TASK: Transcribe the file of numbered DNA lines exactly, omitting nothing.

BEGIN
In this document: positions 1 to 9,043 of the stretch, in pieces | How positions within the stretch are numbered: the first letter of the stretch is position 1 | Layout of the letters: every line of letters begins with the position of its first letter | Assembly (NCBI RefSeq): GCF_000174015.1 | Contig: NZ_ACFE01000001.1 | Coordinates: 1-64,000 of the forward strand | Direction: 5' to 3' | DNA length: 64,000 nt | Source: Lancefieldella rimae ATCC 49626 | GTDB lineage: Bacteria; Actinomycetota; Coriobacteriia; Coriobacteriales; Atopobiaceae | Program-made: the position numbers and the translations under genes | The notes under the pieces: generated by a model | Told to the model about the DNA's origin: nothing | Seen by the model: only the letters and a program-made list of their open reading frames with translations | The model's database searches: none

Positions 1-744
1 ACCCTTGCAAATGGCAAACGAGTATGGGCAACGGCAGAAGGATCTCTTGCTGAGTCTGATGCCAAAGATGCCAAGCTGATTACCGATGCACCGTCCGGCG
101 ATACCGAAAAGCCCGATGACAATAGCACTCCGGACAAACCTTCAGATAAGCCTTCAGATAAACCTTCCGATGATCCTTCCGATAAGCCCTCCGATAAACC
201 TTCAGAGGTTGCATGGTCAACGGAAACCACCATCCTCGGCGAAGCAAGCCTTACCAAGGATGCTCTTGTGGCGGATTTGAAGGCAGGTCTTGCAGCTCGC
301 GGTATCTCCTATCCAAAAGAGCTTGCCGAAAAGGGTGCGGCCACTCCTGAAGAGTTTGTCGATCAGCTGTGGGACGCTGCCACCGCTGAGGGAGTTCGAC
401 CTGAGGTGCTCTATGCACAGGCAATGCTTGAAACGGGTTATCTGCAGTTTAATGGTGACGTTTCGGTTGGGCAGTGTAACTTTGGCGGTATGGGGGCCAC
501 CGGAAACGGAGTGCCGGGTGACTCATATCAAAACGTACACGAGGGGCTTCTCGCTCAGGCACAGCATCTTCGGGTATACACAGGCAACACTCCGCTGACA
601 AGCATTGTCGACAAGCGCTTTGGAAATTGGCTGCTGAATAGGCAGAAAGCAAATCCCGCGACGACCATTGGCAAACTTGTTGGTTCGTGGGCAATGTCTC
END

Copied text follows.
In this document: positions 1 to 9,043 of the stretch, in pieces | How positions within the stretch are numbered: the first letter of the stretch is position 1 | Layout of the letters: every line of letters begins with the position of its first letter | Assembly (NCBI RefSeq): GCF_000174015.1 | Contig: NZ_ACFE01000001.1 | Coordinates: 1-64,000 of the forward strand | Direction: 5' to 3' | DNA length: 64,000 nt | Source: Lancefieldella rimae ATCC 49626 | GTDB lineage: Bacteria; Actinomycetota; Coriobacteriia; Coriobacteriales; Atopobiaceae | Program-made: the position numbers and the translations under genes | The notes under the pieces: generated by a model | Told to the model about the DNA's origin: nothing | Seen by the model: only the letters and a program-made list of their open reading frames with translations | The model's database searches: none

Positions 1-744
1 ACCCTTGCAAATGGCAAACGAGTATGGGCAACGGCAGAAGGATCTCTTGCTGAGTCTGATGCCAAAGATGCCAAGCTGATTACCGATGCACCGTCCGGCG
101 ATACCGAAAAGCCCGATGACAATAGCACTCCGGACAAACCTTCAGATAAGCCTTCAGATAAACCTTCCGATGATCCTTCCGATAAGCCCTCCGATAAACC
201 TTCAGAGGTTGCATGGTCAACGGAAACCACCATCCTCGGCGAAGCAAGCCTTACCAAGGATGCTCTTGTGGCGGATTTGAAGGCAGGTCTTGCAGCTCGC
301 GGTATCTCCTATCCAAAAGAGCTTGCCGAAAAGGGTGCGGCCACTCCTGAAGAGTTTGTCGATCAGCTGTGGGACGCTGCCACCGCTGAGGGAGTTCGAC
401 CTGAGGTGCTCTATGCACAGGCAATGCTTGAAACGGGTTATCTGCAGTTTAATGGTGACGTTTCGGTTGGGCAGTGTAACTTTGGCGGTATGGGGGCCAC
501 CGGAAACGGAGTGCCGGGTGACTCATATCAAAACGTACACGAGGGGCTTCTCGCTCAGGCACAGCATCTTCGGGTATACACAGGCAACACTCCGCTGACA
601 AGCATTGTCGACAAGCGCTTTGGAAATTGGCTGCTGAATAGGCAGAAAGCAAATCCCGCGACGACCATTGGCAAACTTGTTGGTTCGTGGGCAATGTCTC